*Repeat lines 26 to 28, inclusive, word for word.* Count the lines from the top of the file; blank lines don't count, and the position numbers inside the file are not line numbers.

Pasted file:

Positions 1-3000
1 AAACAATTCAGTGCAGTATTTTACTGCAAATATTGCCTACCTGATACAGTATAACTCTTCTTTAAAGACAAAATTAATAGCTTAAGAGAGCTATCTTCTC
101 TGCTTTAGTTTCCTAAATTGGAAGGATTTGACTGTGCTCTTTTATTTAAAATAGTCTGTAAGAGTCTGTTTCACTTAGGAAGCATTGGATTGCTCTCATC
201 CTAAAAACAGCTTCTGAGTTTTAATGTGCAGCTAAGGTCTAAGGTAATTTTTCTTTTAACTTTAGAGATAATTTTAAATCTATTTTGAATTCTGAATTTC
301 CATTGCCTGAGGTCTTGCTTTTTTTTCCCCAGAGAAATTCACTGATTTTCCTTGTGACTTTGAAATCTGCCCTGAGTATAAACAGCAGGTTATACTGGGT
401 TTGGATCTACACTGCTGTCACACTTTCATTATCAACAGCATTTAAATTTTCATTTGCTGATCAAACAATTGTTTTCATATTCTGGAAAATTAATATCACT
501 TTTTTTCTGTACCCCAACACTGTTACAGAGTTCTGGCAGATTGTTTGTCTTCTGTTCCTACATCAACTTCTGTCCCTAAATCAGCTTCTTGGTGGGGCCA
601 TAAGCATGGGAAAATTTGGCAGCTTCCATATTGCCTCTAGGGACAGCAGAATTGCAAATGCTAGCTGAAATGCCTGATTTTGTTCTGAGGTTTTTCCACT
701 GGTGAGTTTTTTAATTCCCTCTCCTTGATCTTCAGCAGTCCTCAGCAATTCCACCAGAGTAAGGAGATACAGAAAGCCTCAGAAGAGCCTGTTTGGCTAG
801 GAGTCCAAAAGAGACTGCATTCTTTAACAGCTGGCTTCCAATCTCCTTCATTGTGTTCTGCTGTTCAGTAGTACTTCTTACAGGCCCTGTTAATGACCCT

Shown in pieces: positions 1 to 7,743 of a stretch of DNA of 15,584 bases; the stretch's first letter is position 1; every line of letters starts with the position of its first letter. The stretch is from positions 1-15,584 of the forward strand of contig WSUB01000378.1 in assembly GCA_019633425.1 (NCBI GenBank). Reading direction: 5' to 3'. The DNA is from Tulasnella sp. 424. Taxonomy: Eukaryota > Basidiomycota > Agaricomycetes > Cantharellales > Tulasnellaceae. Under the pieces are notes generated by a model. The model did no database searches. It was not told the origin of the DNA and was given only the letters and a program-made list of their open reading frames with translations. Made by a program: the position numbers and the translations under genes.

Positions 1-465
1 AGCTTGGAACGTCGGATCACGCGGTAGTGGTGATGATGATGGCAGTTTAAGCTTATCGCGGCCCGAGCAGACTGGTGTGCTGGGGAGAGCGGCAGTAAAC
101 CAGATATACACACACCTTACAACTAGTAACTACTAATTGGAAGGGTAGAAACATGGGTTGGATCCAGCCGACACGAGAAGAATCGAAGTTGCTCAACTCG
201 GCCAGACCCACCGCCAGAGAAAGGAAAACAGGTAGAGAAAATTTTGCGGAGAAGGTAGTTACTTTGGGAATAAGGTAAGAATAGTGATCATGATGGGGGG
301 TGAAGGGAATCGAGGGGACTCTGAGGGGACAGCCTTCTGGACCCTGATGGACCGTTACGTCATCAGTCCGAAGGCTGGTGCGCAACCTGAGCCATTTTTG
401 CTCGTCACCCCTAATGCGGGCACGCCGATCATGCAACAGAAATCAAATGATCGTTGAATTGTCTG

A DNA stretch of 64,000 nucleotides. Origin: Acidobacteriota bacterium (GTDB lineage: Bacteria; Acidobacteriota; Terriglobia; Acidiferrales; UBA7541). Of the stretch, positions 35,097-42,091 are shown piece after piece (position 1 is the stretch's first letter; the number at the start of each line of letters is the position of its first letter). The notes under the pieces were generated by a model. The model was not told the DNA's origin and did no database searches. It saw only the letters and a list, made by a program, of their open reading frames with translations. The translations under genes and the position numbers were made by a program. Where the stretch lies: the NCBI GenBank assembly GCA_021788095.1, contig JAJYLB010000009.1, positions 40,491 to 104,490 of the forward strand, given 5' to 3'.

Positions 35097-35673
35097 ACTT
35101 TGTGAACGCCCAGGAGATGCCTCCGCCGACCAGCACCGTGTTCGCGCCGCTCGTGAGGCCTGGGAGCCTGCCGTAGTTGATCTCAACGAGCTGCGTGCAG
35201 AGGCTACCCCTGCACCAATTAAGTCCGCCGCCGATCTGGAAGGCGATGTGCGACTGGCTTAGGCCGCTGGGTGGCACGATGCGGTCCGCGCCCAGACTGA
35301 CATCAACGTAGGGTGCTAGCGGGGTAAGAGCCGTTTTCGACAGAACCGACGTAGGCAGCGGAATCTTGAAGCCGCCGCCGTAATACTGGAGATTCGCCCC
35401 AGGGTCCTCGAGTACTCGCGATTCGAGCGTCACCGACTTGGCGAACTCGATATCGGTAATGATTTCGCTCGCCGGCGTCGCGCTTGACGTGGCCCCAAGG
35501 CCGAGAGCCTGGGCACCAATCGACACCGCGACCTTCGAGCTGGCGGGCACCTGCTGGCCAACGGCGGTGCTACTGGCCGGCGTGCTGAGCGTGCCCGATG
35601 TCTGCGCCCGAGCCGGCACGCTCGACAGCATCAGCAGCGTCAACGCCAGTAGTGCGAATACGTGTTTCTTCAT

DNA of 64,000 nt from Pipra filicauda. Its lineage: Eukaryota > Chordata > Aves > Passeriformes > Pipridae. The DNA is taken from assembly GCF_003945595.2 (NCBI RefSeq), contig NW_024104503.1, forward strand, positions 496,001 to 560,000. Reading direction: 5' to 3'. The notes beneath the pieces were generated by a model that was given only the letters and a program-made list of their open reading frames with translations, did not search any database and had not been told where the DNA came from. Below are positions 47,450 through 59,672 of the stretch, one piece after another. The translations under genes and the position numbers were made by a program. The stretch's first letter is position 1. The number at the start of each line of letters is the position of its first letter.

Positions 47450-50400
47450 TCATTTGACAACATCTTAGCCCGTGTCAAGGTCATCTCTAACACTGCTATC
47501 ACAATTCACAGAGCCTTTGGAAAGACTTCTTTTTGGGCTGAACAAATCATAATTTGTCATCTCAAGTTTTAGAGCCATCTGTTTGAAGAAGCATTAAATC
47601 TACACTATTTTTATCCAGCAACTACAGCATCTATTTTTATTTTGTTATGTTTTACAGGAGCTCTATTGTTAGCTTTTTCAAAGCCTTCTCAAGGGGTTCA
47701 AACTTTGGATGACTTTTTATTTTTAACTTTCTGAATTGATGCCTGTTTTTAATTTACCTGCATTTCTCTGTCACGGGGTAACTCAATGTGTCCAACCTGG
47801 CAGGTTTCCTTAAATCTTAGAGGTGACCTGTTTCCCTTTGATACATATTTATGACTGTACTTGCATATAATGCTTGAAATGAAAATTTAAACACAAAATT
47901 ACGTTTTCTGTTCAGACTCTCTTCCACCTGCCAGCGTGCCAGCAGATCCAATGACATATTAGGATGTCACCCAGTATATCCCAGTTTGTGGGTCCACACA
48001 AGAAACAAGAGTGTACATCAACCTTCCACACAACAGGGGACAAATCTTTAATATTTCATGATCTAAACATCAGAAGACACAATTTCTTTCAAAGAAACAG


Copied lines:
35601 TCTGCGCCCGAGCCGGCACGCTCGACAGCATCAGCAGCGTCAACGCCAGTAGTGCGAATACGTGTTTCTTCAT

DNA of 64,000 nt from Pipra filicauda. Its lineage: Eukaryota > Chordata > Aves > Passeriformes > Pipridae. The DNA is taken from assembly GCF_003945595.2 (NCBI RefSeq), contig NW_024104503.1, forward strand, positions 496,001 to 560,000. Reading direction: 5' to 3'. The notes beneath the pieces were generated by a model that was given only the letters and a program-made list of their open reading frames with translations, did not search any database and had not been told where the DNA came from. Below are positions 47,450 through 59,672 of the stretch, one piece after another. The translations under genes and the position numbers were made by a program. The stretch's first letter is position 1. The number at the start of each line of letters is the position of its first letter.

Positions 47450-50400